In lounge rooms all around the world this time of year, I can guarantee there are families with budding tennis players watching the Australian Open in Melbourne. Some will record, watch and dissect every match; some might tape just their favourite players, whilst others might look at certain players to model their games on.
You can also be confident that thousands of kids (and parents too!) have verbalised their desire to ‘be like Serena’ or maybe ‘play like Daria’. If they haven’t verbalised it I can guarantee they have thought about it. It’s the reason that kids on courts across the world have been fist pumping and ‘C’mon-ing’ and dressing like their idols for years.
And it’s not hard to see the attraction- adoring fans, wealth, endorsements and world travel all await those good enough and lucky enough to become an elite professional tennis player.
So, inspired and motivated by what they have seen on the TV, some families set about trying to ‘make it’. Like most things in life, if we want something, we are anxious for it to happen and to happen now! This presents 4 key dangers for unsuspecting budding players and their families desperately trying to support the goals of their offspring:
- Short Term Focus
Too often, families see which players locally are winning or improving, and before they know it, they have switched coaches, racquets, and in some cases, moved house to gain a perceived edge. In many instances, for many years, I watched on as dozens of families pulled their son or daughter from school altogether in the pursuit of a professional career. Unfortunately, the reality is that any edge that is attained is short lived, because by the time you move into each new year, a new bar is set and often those players who were the ‘players to watch’ have burnt out or have simply been left behind physically or mentally.
- Failure to See the Big Picture
I call this the ‘bubble effect’. Again, it is so easy to get caught up in rankings, rep team selections, high school selections; all short-term, local, ever present issues faced by players as they improve. Sadly, an observation that I have made from 30 years in the sport of tennis is that invariably, the perception is that the better you get the more serious you need to be. Often the results is that lines are blurred between friends off court and enemies on court; something that is very confusing and detrimental to long time enjoyment and success. It is also important in these situations to remind yourself that it is ok to play tennis for fun, and let that be your motivating factor. Roger Federer recently said, “Some people, some media, unfortunately, don’t understand that it’s okay just to play tennis and enjoy it……maybe you have to go back and think, Why have I started playing tennis?”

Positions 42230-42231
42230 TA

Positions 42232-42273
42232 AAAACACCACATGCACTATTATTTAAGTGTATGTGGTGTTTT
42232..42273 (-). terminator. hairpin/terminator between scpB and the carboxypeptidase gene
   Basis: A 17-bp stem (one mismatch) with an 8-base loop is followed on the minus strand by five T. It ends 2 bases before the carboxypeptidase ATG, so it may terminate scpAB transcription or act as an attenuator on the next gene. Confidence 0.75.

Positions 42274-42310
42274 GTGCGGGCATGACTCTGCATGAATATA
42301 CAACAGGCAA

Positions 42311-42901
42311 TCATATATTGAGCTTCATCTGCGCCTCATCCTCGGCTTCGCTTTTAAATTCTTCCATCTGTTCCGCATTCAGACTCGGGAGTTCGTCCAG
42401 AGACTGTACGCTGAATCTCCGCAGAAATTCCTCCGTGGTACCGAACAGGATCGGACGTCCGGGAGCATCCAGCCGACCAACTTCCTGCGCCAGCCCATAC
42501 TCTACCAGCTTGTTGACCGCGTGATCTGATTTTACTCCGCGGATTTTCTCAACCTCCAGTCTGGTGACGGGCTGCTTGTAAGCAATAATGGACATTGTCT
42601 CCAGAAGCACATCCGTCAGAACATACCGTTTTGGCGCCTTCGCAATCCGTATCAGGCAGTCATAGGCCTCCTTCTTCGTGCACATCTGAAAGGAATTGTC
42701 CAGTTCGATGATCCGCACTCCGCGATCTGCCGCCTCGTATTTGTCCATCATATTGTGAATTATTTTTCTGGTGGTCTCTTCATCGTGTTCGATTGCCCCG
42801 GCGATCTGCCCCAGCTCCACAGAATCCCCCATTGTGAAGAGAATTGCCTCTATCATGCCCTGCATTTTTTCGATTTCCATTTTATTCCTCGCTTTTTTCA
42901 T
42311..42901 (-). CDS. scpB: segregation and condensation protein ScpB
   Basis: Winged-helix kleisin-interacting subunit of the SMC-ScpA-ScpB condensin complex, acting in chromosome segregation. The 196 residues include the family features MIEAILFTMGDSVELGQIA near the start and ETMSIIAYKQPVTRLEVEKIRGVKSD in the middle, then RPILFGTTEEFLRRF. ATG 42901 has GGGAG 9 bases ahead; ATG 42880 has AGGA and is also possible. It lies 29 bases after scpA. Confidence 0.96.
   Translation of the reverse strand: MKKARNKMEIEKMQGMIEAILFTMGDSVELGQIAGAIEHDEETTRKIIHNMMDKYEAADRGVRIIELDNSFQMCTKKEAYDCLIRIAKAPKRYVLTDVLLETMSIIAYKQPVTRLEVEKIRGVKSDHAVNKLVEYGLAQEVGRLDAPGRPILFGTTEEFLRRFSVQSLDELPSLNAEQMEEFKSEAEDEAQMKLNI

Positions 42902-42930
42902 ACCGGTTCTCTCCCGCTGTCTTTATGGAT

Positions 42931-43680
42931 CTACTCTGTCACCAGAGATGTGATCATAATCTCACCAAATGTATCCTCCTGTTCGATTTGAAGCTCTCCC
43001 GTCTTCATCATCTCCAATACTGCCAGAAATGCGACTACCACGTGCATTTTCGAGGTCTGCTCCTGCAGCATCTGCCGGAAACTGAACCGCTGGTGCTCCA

- Eggs in one basket mentality
I am of the firm view that a person’s education is vital. All too often, for far too many however, this is the first thing to be discarded when pursuing professional tennis dreams. I will argue that even those that discarded education and successfully ‘made it’ as a professional tennis player would have made it had they kept their education. College tennis in the USA allows the professional dream to stay alive whilst building an invaluable post tennis resume through studies. Add to this the obvious benefits to a person’s character and demeanour and it’s a no brainer- but that’s for another blog.
- Poor Advice
It is critical to seek advice from those that have no personal gain at stake. Seeking advice from somebody you trust who knows you and your personality, without wanting anything in return is my advice. It can often help if this person is not involved in the sport so that they have a very unbiased view. A rule of thumb is that if somebody suggests that being educated before turning professional hinders development, run the other way!
So, for those families with youngsters enjoying the awesome tennis on display at the Australian Open, dream big, plan but hasten slowly. You may also want to see these statistics which tells us all in black and white that there is no rush!
- There are over 30 current or former US College players contesting the 2017 Australian Open
- The average age of a Men’s player in the ATP Top 100 is 27 years, 4 months
- The average age of a Woman’s player in the ATP Top 100 is 25 years, 6 months
Then consider this:
- Imagine returning from the USA aged 21 with a universally recognised degree behind you, having saved money over 4 years
- According to the statistics above, you now have 4 more years to spend trying to become a professional with the potential to earn a living from the game
The alternative to US College, statistically and realistically, is NOT what you see at the Australian Open. The players at the Australian Open have endured a long, hard, expensive and risky slog; and for some the slog continues. This slog can pay off and for those select few I admire their journey. But more and more families are asking themselves these questions:
“If the stats tell us that on average it takes at least 8 years after high school to have a chance of making it then why not spend 4 of those 8 years in a supportive, educational and high quality sporting environment?”
“If I can arrive at the same point regardless, isn’t it better to save money and get educated over that period of time whilst developing my game?”
Now that is a discussion that needs to happen in more lounge rooms!